Windows users might dismiss Apple’s new ultra-light, ultra-sleek iPad as just another frivolous toy for Mac heads.
But add remote-computing software and services, and the iPad’s combination of light weight and nicely sized screen makes Apple’s pad a dandy Windows terminal.
I’m writing this story on my iPad, using Microsoft Word for Windows 2007 that’s actually running on my home-office desktop PC. I’ve pulled off this stunt thanks to the handful of remote computing apps designed to work with iPad (and iPhone). Yes, I can have my Apple cake and Windows, too.
Even Adobe Flash, which Steve Jobs declared persona non grata on iPads and iPhones, now has a place on the iPad screen. Flash videos don’t run well (due to the slow screen refresh rates typical of remote-control software), but they do run. Even with a strong Wi-Fi signal, Flash videos were choppy at best.
The ingredients for this Windows/iPad trick are a PC that’s left on, remote-control software on the iPad and PC, and a good Wi-Fi or 3G connection.
To see just how effectively Windows runs on an iPad, I put a trio of iPad-compatible, remote-computing applications — LogMeIn, Wyse Technology’s Pocket Cloud, and iTeleport for iPad — through their paces. All of these products are a bit more expensive (U.S. $15 to $30) than your usual 99-cent iPad app — but for business use, that’s still cheap.
Remote computing has been around for decades, of course, but its move to mobile devices is a recent phenomenon enabled by the relatively large screens and the Internet connections of smartphones. Possible, yes — but not necessarily practical.
The iPad, with its 9.7-inch (diagonal) LED-backlit display, 1024-by-768-pixel resolution, and high-performance processor, meets the requirements for practical remote computing. And this story, mostly written from the iPad, is proof that it works. (See Figure 1.)
Figure 1. Remote-computing apps and an excellent screen let the iPad work as your mobile business workstation — in this case, writing this story in Word for Windows.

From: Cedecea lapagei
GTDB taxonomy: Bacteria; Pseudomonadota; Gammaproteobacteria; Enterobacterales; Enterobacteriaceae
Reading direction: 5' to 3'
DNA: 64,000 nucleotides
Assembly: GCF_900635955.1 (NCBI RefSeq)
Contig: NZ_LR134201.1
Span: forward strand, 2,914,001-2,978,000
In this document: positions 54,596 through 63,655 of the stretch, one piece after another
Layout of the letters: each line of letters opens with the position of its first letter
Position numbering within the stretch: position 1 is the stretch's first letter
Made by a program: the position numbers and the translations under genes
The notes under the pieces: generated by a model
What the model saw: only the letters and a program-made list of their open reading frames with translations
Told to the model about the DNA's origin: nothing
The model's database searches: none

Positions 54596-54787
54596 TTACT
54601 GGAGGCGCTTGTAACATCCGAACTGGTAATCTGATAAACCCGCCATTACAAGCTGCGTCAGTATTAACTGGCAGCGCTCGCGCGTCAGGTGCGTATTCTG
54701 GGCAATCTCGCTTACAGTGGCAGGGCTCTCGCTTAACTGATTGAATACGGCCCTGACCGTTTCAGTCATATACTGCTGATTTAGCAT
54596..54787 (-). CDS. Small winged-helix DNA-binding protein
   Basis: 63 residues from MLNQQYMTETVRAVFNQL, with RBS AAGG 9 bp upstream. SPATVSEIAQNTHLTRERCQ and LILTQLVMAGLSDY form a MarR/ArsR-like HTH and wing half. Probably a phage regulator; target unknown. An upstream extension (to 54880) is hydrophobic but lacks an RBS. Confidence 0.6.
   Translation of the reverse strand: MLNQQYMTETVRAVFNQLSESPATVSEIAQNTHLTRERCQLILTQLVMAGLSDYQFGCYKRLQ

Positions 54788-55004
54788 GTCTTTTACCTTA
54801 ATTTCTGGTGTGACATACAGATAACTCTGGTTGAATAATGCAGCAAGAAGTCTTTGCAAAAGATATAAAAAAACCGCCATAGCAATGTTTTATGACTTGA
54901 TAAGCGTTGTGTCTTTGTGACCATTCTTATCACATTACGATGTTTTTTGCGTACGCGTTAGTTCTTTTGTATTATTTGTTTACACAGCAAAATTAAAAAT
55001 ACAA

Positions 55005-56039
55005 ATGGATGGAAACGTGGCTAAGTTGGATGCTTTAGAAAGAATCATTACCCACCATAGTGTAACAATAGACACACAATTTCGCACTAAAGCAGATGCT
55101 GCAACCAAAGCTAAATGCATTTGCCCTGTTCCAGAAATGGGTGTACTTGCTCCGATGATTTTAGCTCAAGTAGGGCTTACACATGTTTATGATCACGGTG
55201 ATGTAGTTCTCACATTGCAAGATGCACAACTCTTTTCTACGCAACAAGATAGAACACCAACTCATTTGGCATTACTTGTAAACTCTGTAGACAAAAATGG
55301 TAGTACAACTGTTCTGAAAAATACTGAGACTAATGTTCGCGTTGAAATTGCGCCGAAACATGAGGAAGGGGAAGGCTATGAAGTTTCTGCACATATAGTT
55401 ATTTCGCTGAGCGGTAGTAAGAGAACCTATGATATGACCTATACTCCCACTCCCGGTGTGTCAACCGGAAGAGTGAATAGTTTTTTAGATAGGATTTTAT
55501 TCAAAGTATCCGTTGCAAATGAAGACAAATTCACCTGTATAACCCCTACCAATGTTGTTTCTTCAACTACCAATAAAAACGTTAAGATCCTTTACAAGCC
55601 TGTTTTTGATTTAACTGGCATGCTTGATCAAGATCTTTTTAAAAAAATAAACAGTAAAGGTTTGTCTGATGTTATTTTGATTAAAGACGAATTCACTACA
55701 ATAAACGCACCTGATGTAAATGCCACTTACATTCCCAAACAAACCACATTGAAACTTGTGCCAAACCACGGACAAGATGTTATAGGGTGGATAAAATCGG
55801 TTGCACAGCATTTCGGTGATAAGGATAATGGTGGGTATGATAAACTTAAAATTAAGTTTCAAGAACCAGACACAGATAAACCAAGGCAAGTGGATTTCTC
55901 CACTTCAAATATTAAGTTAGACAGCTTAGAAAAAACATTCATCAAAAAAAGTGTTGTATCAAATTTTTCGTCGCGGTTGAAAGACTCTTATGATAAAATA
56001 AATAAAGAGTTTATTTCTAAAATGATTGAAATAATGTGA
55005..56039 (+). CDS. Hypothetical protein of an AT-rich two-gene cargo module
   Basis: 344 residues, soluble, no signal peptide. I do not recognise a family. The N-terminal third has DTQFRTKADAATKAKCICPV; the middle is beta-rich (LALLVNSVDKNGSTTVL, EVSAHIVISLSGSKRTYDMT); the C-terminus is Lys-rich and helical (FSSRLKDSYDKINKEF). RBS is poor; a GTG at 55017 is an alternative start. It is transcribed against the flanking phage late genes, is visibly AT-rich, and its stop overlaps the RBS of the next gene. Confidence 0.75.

Ignite simple and cheap remote computing
The U.S. $30 LogMeIn Ignition for iPhone/iPad (info page) will connect to any number of PCs or Macs on which you’ve installed a small, and free, enabling application. (Ignition also works on the iTouch.)
Installing Ignition was brain-dead simple — I was banging out the notes for this story, using Word for Windows, in about five minutes. There are no firewall or router settings to work through, and my remote-control sessions were protected with 256-bit SSL encryption.
Using the iPad and my digital writing tablet took a bit of adaptation. I started out with the device’s internal software keyboard but later attached Apple’s external Bluetooth keyboard. (At this time, the iPad does not have native support for Apple’s Bluetooth mouse, but a Google search lists a bunch of iPad–mouse hacks.)
Navigating the Windows screen on the iPad took more adjustment. To move the Windows cursor, you drag your finger across the iPad display. Once the cursor is positioned, a tap or double-tap anywhere on the iPad display works in lieu of the usual Windows click/double-click. (See Figure 2.)
Figure 2. LogMeIn Ignition includes a handy “hints” list for navigating around Windows with the iPad touch screen.
Ignition adjusts the PC display to fit on the iPad (which can make Windows apps and documents look uncomfortably small), but the simple iPad two-finger pinch zooms objects larger or smaller, as needed. Other finger movements handle mouse right-clicks and scrolling. Alas, there seems to be no way to highlight a body of text to delete it, move it, or reformat it — which puts a crimp in your document editing.
LogMeIn handshakes your connection through its servers. The basic LogMeIn account is free, but for business applications, the $70 Pro account adds more PC-to-remote PC tasks such as remote-to-local printing and drag-and-drop file transfers. Since the iPad software does not support file transfers, the free account suffices quite well.
The not-so-easy business remote-access solution